“For the first time in India, 12 people have been detected with totally drug-resistant lung tuberculosis (TDR-TB), a condition in which patients do not respond to any TB medication” and for which the mortality rate is 100 percent, the Hindustan Times reports. “Doctors treating these patients say the absolute resistance is a result of the patients being prescribed wrong antibiotics,” the newspaper reports (1/7). “While Iran first reported TDR-TB cases three years ago, India seems to be only the second country to report this deadly form of the disease,” the Times of India notes (Iyer, 1/7).
Access to Health Services
“The World Health Organization says Somalia has one of the highest maternal mortality rates in the world,” VOA News reports, adding, “In southern Somalia, the situation is grave, and the recent famine has made the health crisis for mothers and infants even worse.” The news service says challenges facing the health care system include a lack of medical supplies and neonatal facilities, poor retention of health care workers in local hospitals, and “the Somali custom rooted in Islam that requires a man’s consent to treat female patients.”
“Medecins Sans Frontieres (MSF) has shut down two major medical centers in the Somali capital Mogadishu after two of its aid workers were shot dead by a former colleague last month, the international medical aid agency said on Thursday,” AlertNet reports. The closure of the two 120-bed centers, the largest of MSF’s 13 projects in Somalia, cuts in half the organization’s presence in the capital, the news service notes, adding that the centers have treated thousands of malnourished children and provided vaccinations or treatments to tens of thousands more patients since August 2011 (Migiro, 1/19).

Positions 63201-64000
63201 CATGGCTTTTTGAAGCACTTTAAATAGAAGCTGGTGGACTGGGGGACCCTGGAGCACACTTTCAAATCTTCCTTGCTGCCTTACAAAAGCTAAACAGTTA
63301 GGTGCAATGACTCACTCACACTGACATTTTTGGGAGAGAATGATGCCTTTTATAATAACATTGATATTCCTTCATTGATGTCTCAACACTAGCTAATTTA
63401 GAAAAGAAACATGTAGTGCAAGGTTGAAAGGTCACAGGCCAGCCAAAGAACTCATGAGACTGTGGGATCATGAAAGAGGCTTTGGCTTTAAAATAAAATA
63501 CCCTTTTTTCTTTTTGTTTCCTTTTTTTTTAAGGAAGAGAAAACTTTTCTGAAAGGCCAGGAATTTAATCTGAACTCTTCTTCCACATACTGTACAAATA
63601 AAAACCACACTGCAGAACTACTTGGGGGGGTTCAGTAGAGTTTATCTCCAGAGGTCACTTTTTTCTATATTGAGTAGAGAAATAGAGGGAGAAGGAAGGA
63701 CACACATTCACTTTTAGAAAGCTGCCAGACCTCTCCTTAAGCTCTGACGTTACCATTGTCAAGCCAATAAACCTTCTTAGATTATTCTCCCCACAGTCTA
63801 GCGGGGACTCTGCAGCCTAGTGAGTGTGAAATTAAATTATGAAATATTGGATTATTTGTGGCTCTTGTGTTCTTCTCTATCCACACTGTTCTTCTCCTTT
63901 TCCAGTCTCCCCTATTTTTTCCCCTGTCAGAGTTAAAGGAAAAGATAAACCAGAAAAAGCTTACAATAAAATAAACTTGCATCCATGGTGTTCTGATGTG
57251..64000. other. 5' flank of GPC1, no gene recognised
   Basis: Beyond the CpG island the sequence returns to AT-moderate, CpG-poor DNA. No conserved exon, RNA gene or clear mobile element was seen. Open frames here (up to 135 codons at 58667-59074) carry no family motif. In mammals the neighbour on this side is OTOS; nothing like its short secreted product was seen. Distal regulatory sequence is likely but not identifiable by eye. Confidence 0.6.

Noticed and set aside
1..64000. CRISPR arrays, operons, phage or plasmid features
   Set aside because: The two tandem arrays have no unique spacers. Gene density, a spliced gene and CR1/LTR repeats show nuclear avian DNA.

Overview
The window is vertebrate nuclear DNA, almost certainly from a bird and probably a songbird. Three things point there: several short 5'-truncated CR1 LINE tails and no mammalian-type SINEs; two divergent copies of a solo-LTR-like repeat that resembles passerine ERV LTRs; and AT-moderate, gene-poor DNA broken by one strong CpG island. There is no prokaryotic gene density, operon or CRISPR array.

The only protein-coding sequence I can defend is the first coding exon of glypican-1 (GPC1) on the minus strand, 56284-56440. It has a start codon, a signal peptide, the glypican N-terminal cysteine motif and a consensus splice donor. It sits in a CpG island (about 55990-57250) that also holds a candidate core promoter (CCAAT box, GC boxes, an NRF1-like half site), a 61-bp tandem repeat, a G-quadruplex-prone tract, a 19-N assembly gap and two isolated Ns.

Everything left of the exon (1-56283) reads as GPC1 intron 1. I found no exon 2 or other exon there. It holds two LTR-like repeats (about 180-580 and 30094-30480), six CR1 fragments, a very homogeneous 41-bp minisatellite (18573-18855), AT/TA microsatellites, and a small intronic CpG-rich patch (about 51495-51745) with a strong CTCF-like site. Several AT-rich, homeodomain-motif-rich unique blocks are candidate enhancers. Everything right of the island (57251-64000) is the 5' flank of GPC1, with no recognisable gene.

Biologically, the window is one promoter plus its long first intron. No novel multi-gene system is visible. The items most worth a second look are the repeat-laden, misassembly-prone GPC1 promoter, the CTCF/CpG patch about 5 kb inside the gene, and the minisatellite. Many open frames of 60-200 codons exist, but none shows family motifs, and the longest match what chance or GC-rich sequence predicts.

The Center for Global Health Policy’s “Science Speaks” blog rounds up results presented at a late breaker session at last week’s 2nd International Treatment as Prevention Workshop in Vancouver. The blog notes the session “offered some interesting insights relevant to HIV treatment scale up” (Lubinski, 4/30).
Leading up to Mother’s Day on May 13, the Huffington Post’s “Global Motherhood” section, in partnership with Mothers Day Every Day, an initiative of the White Ribbon Alliance and CARE, is publishing opinion pieces from a diverse group of people. The following are summaries of two of those opinion pieces.
International Community Should Unite To Ensure Adequate Family Planning Services For Women In West Africa, Globally
“For many years, in large parts of West Africa, the percentage of women who use contraception has stalled at less than 10 percent, leading many to declare that there is very little or no demand for family planning (FP) in the region. This couldn’t be farther from the truth,” Catharine McKaig, project director of family planning at the Maternal and Child Health Integrated Program (MCHIP), the USAID Bureau for Global Health’s flagship maternal, neonatal and child health program, writes in a post in the Bill & Melinda Gates Foundation’s “Impatient Optimists” blog. “Among women — young and old, those who have had many children and those who have had few or none — there is a sea-change happening. These women are expressing their desire for family planning methods, and our approach towards integrating maternal and child health care services with FP is producing results,” she writes, concluding, “It is an optimal moment to unite as a community supporting women’s health worldwide to ensure adequate supply and minimal cost for family planning services to the hundreds of thousands of women in West Africa who are seeking care” (5/10).